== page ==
if it is that easy to get 5 gallons of water then why so much trouble trying to calculate how much preboil water is needed to end up with desired end product. We could all just make a "concentrate" and just add water to end up with the 5, 10, etc amount of wort

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Old 02-11-2013, 03:56 AM   #7
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let me ask this if i add the needed water to get a total of 5 gallons does it matter when i add the water. can i add it after wort has been cooled just prior to pitching or is it better to add just prior to completion of the boil?

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Old 02-11-2013, 04:02 AM   #8
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Well, most of us start out with much more wort than we need anyway because of the amount it takes to mash and sparge. That may not be the best wording but maybe you can understand. For a 5 gallon batch, I end up with 7-8 gallons of wort after sparging is complete. So it works out great that I'm going to boil off 2-3 gallons. I don't usually end up with "exactly" 5 gallons either. So it's 4.9, or a little over 5, I don't freak out about it but some guys are very particular about being at a certain OG, for me when the boil is over it is what it is until the yeast take over.

One big reason why full volume boils are encouraged over partial volume boils, (which a lot of extract brewers do), is because it can greatly improve head retention and probably a lot of other things I don't know about.

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Old 02-11-2013, 04:06 AM   #9
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You have a lot of questions here....I'll try to answer a few

If you boil off, you are losing water only, no sugars. So whether you start with 10 gallons and boil off 5 or start with 5.5 and boil off .5 it is the same amount of sugars. That's what Malfet was saying as well. Yes, it is more concentrated and hence has a higher OG, but you were asking about boil off, not OG.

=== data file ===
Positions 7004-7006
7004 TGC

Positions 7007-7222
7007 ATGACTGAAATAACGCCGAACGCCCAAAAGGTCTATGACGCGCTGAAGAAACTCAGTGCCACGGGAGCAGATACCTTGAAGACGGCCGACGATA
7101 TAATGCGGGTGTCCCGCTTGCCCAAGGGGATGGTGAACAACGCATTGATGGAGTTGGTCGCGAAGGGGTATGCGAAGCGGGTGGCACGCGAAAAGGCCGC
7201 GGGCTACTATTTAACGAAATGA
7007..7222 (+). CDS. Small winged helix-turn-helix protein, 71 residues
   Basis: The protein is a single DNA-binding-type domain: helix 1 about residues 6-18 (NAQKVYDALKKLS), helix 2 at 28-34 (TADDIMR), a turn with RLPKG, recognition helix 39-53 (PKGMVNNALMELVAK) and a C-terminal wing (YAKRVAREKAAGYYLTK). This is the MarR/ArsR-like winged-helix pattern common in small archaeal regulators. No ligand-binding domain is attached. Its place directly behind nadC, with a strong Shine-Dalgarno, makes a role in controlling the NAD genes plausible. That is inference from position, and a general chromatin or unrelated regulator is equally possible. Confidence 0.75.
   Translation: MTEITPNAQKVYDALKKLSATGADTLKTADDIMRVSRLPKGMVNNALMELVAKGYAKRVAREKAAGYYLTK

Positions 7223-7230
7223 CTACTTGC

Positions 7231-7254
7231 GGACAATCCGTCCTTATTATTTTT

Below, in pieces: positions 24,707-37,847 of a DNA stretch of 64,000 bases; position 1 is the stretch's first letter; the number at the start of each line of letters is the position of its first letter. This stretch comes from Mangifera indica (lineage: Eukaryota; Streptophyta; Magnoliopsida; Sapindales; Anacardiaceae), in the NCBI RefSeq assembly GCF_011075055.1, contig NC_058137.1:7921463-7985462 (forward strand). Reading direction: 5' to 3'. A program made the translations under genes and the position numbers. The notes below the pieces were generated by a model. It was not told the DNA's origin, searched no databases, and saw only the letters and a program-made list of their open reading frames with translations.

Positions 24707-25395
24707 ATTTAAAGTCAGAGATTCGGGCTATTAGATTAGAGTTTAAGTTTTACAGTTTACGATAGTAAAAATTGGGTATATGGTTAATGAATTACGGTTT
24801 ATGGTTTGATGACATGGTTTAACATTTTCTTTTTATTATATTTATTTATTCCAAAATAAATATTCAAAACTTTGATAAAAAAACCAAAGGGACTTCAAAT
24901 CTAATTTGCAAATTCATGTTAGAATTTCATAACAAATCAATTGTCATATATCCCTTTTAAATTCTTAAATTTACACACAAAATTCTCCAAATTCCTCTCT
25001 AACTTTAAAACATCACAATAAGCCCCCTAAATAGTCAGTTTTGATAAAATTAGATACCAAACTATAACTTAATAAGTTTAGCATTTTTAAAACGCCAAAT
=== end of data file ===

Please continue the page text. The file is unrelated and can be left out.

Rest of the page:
The hop utilization rate is different when you boil different amount of liquid. That's why you need to know how much you will lose and not just top off.

If you want to just use water at the end and basically do a partial boil, that is fine, but you do need to boil the water for sterilization instead of just dumping from the faucet. 10 minutes will do the trick - but again your hop utilization will be different.

Boil off is a matter of RH more than anything else if your boil is the good. What's is the temp you are brewing at? Is it super cold?

I suggest figuring this boil rate out. I really think your figures are off - you can't be the only one who brews ad gets 25% rate boil off. You are going down a level (IMO) by adding just water to the end.

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Old 02-11-2013, 12:38 PM   #10
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Quote:
Originally Posted by allgrainpa View Post
let me ask this if i add the needed water to get a total of 5 gallons does it matter when i add the water. can i add it after wort has been cooled just prior to pitching or is it better to add just prior to completion of the boil?
Ideally, you don't want to be adding much water at all. Your boiloff rate is very high, and it would be worth figuring out why that is. In any case, if it is going to be consistently that large, you should simply adjust your preboil volume to accommodate. In other words, if you're boiling off two gallons over an hour, you should plan to start with 7 gallons so you end up with 5.